Biologist: Humans are cause of bear problems
MIDDLEBURY — Bears aren’t the problem — you are.
This was the gist of the presentation given Wednesday evening by Forrest Hammond, a bear biologist for Vermont Fish & Wildlife, to a crowd of locals concerned by the spate of recent bear sightings around the area. About 70 people crowded the Middlebury Town Offices for the talk, which covered the biology and behavior of the Eastern black bears that call Addison County home — and what we can do to mitigate their encroachment into our backyards.
Discussion of the bear brigade has been hard to avoid over the past few months. In May we heard reports that a female bear with three cubs had been spotted around the village, from Buttolph Acres south to Birchard Park and north to Chipman Hill. And through the last month, Middlebury residents documented the creatures’ exploits on online forums: a dumpster plunder on July 12, claw marks on July 15, a road crossing on July 19 and a scat sighting on July 30.
When Hammond asked how many in the room had seen this family of bears in Middlebury, nearly everyone raised their hand.
According to Hammond, while Vermont’s black bear population has risen steadily over the past century, this alone can’t explain the uptick in human-bear contact seen in the area over the past few years. Instead, the main cause is our modern, American style of living, which involves disposing of large quantities of food.
“We happen to be a very affluent country, where we have a lot of garbage. It’s been estimated that a quarter to a third of our food we just throw out,” he said. “The bear likes to eat the same foods we do, and it does very well on our garbage.”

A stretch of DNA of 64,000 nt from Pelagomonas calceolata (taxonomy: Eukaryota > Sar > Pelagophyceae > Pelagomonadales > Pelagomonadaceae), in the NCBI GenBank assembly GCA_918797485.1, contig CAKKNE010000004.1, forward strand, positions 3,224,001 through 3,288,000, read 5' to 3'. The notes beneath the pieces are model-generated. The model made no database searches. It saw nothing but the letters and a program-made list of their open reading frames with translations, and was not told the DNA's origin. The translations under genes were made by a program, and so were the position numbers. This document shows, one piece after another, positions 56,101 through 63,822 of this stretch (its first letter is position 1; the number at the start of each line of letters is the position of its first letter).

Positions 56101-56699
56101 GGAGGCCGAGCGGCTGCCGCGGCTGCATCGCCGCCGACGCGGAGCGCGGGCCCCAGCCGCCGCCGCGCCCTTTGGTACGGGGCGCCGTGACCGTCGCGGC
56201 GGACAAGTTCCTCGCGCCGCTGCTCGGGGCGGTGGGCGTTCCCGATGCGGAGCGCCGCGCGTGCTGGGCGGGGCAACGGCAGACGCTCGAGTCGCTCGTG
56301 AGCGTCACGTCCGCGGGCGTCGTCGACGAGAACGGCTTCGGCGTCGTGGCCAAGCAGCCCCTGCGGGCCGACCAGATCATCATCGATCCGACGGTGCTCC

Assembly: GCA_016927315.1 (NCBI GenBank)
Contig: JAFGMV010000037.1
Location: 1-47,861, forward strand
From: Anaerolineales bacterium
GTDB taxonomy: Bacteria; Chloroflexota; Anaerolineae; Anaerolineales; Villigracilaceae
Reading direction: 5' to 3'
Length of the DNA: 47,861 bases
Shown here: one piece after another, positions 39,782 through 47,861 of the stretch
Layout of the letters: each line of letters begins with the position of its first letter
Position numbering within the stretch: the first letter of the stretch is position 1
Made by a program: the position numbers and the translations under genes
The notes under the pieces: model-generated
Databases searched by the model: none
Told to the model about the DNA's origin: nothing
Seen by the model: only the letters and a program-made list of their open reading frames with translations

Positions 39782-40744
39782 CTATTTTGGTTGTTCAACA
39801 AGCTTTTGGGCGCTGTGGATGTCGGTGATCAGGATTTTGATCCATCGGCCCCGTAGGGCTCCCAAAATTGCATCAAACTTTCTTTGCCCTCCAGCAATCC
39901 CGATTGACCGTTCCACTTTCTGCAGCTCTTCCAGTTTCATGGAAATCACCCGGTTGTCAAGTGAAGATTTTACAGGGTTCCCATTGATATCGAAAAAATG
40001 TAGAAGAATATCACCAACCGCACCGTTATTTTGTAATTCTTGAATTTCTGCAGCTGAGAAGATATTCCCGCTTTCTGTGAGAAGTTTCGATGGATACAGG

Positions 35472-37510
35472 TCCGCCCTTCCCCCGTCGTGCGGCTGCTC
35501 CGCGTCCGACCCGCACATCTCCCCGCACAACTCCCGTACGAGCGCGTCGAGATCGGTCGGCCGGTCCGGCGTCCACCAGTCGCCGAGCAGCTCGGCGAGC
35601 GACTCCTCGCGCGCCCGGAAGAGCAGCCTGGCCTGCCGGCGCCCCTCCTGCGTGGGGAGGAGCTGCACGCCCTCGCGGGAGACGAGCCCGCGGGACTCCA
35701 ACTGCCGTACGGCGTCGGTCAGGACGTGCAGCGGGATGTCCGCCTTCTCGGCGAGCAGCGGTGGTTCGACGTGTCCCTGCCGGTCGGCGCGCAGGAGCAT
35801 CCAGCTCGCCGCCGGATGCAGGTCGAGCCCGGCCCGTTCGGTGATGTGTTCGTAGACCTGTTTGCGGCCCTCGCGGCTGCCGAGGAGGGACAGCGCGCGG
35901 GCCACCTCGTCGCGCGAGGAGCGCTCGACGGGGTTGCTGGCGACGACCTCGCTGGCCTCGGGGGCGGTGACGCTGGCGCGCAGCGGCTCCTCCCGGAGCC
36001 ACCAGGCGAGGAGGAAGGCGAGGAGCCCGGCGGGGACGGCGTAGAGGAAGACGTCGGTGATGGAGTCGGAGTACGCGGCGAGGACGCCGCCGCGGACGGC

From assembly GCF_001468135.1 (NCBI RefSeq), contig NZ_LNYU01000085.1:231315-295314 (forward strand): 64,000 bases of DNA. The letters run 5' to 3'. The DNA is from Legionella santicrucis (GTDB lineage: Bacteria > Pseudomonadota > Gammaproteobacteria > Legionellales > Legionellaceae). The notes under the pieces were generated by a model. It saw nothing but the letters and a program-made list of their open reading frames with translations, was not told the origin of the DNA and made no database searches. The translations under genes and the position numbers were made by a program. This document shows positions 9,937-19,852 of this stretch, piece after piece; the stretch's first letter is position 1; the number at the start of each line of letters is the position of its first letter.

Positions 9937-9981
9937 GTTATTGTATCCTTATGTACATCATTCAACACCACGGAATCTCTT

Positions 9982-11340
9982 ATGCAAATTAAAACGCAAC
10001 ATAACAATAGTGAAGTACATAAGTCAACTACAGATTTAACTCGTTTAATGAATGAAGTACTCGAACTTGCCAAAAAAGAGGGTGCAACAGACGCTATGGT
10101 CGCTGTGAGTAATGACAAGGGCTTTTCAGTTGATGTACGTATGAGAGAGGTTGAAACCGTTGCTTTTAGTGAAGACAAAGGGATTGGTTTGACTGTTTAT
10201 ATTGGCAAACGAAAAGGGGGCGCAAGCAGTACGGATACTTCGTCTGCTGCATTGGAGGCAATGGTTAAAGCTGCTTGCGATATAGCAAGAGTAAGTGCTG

It’s only natural for bears to hang around our dwellings, Hammond said, given the nourishment we leave outside in our trash, bird feeders, beehives and in the form of livestock like chicken.
“The challenge for us isn’t necessarily the bears — over time, we’ve realized it’s people, and the way they interact with bears,” he said. “We can change bear behavior, but it’s hard to change people’s behavior.”
Hard as it may be, that behavior will need to change, both for our sakes and for the bears’. The more contact a bear has with humans, Hammond noted, the more likely it is to be killed — hit by a car, shot by a homeowner, or put down by the authorities after showing some aggression. “A FED BEAR IS A DEAD BEAR,” read the bumper stickers on a giveaway table near the entrance to last week’s meeting.
Part of the issue is that bears are simply too smart for their own good. Hammond said some bears have managed to learn which morning the garbage is collected each week, so that they can scavenge the goods the night before.
“They have a long memory, and if they’ve gotten food from your backyard, they’ll be back, even if it’s the following spring, after they’ve hibernated,” he said. “Chances are, when they’re hibernating, they’re just laying there, waiting for spring to arrive, thinking, ‘Where did I get food in the past year?’ Probably your backyard.”
Despite the challenges, Hammond stressed that it’s entirely possible for us to live alongside the creatures, if we can bring ourselves to alter just a few of our customs. Some useful measures include:
• Feeding your dogs and cats indoors, not outside the house.
• Composting correctly — include lots of dry ground material, which suppresses odor.
• Waiting to put out your garbage until the morning of collection, and requesting a metal-lid dumpster from your waste facility.
• Installing electric fences to protect chickens, beehives and corn.
• Keeping barbecue grills clean, and stored indoors.
And, Hammond said, have a plan ready to terrify any bear that makes its way onto your property — creativity is encouraged.
“It’s as simple as going to your window or door and hollering at it, but there’s a lot of innovative ways to ratchet it up, make it a more negative experience,” he said. “If you’ve got some pyrotechnics, paintball guns, a fire extinguisher — there’s a lot of different ways to get that bear scared.”
Counterintuitive as it may sound, the meaner we are to the bears, the happier they’ll be in the long run.
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